Benny Kuriakose on why he looks to pass down his learnings

Matter + Form

It makes perfect sense that a man who knows his roots, has the ability to branch out.

Introducing Benny Kuriakose, a Chennai-based architect who has built his practice around longevity and the use of natural and eco-friendly materials, with designs that keep the focus on natural light and air. He tends to lean on the idea that architecture should enhance the quality of the environment, blend with it, embrace it – and in doing so, reflect the spirit of the people who interact in and around the spaces he creates. He is now regarded as one of the foremost voices in the business today, which a career defined by circumnavigating what is typically expected, to bring innovative ideas to life in the public arena.

We spoke to him about the places, people and plans that he’s most proud of:

What is your main priority when starting projects? Is there something that is fundamental to your practice – your philosophy and your process?

The primary aim is to create good quality architecture. They should be suited to the needs and requirements of the clients – whether that means physical, climatic, psychological, social, or cultural. In achieving the above aims, the process is also equally important. My practice has to be sustainable in the long run, tends to use more natural materials and take lessons from the vernacular architecture.

Although you are now quite well established, in retrospect, what do you consider to have been a turning point for you?

Meeting Laurie Baker and working with him was the first turning point. Winning the Charles Wallace fellowship and doing the Masters in Conservation Studies from the University of York was the next stepping stones. During those days, when the internet wasn’t a part of everyday life, the studies helped me to see architecture in a much broader context.

What’s the best mistake you have ever made?

I have made a lot of mistakes. I think I learned from the mistakes instead of repeating them. Architecture is a creative field where experience can also play a major role in getting better designs. I always try to look back at the work I have done and the feedback from the clients and friends before moving forward.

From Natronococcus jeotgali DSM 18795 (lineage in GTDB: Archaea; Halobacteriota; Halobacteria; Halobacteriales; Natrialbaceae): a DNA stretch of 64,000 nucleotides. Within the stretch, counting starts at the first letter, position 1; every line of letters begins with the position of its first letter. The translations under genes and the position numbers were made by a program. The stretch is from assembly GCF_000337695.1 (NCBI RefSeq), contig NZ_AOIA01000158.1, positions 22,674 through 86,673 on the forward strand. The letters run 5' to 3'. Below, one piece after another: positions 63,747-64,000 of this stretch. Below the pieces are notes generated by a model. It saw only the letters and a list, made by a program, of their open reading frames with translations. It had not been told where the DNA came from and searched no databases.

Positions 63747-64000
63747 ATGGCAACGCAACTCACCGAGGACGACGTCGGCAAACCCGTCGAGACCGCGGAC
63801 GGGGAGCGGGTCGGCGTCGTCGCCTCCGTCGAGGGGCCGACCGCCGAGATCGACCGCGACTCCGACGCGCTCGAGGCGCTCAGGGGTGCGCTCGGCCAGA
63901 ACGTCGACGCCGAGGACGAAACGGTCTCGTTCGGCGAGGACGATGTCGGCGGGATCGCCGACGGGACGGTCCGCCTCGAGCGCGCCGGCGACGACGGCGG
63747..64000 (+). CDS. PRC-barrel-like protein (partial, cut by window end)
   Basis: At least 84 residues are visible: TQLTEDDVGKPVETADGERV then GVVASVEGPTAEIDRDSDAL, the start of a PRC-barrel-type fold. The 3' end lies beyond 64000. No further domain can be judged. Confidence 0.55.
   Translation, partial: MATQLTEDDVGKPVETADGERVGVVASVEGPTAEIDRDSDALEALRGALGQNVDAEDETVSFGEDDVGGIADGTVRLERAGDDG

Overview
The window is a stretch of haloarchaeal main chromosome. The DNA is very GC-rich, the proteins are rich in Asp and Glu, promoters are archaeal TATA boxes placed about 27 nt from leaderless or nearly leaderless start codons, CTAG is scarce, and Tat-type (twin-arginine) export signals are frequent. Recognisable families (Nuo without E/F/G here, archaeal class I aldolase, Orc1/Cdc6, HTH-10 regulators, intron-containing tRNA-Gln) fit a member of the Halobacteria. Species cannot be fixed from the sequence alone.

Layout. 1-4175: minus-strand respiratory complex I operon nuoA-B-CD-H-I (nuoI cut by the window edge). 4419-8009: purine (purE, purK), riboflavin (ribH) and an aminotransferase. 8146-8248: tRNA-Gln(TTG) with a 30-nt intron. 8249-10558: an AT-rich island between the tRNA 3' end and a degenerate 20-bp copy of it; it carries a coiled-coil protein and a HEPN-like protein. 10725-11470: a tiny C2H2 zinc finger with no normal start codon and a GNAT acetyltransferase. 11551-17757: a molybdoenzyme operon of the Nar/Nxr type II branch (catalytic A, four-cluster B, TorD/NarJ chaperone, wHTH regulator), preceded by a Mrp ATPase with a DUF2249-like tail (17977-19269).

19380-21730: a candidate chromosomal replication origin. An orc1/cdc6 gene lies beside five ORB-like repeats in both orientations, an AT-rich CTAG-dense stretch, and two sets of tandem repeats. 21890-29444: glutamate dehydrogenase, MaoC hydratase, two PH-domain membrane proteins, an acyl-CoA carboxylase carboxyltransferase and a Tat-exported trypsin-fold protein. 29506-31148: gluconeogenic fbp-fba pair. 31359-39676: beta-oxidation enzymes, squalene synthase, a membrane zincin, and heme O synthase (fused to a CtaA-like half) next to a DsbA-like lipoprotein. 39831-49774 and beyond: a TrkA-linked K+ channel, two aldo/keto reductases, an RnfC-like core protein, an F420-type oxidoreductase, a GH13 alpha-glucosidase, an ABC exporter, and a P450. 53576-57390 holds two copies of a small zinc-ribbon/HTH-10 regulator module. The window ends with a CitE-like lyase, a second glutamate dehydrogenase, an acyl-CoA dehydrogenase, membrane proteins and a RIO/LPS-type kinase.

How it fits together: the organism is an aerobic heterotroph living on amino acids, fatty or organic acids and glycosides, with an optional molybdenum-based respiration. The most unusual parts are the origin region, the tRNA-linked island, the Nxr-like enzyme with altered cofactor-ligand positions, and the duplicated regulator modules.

Do you feel the spaces you work with, influence the work itself? Or do you lend yourself to them instead?

Yes. The design process starts with the clients requirements and needs, after which there is a conscious attempt to make each design different and bring something new.

How many of you work in the studio, and what are the types of skills that you have in-house?

In my office, there are between 15 to 20 people at a time. We try to keep the studio character of the office. There are no office boys, managers, accountants, receptionist etc. We try to keep the office more as a creative office. We outsource the structural design and the MEP design of bigger size projects.

How many projects do you handle at any one time?

There is no stipulated number as such and the involvement depends on the size and complexity of the project. I try to stick to the creative part of the design. Personally, I get involved in one project at a time. But creative input required for a project is when the initial design takes shape and also when the building structure is over and the finishing works are going to start.

Has there been one important skill you developed which has changed the course of your career?

Doing my doctorate from IIT Madras helped me tremendously in trying to think differently and bring a research component into my architectural practice. Doing research on a project helped me a lot. I would not have been able to the Muziris Heritage Project the way it was done if I have not done my doctorate in IIT.

What are some of your practices for staying creative?

We are trying to do good quality work, which holds significance. We are passionate. We try to be different and question the kind of things which are normally practiced. We stay focused and work very hard towards the end product. Being talented and putting in hard work alone is not enough to stay creative. You have to be truthful and sincere about the process. Of course, it is not at all easy to do these things.

What are you most looking forward to this year?

I am looking forward to creating more offbeat designs and also to make the office more professional in the coming year. I am also looking forward to transferring the knowledge I have gained over the years to the younger generation.

Images by Benny Kuriakose.

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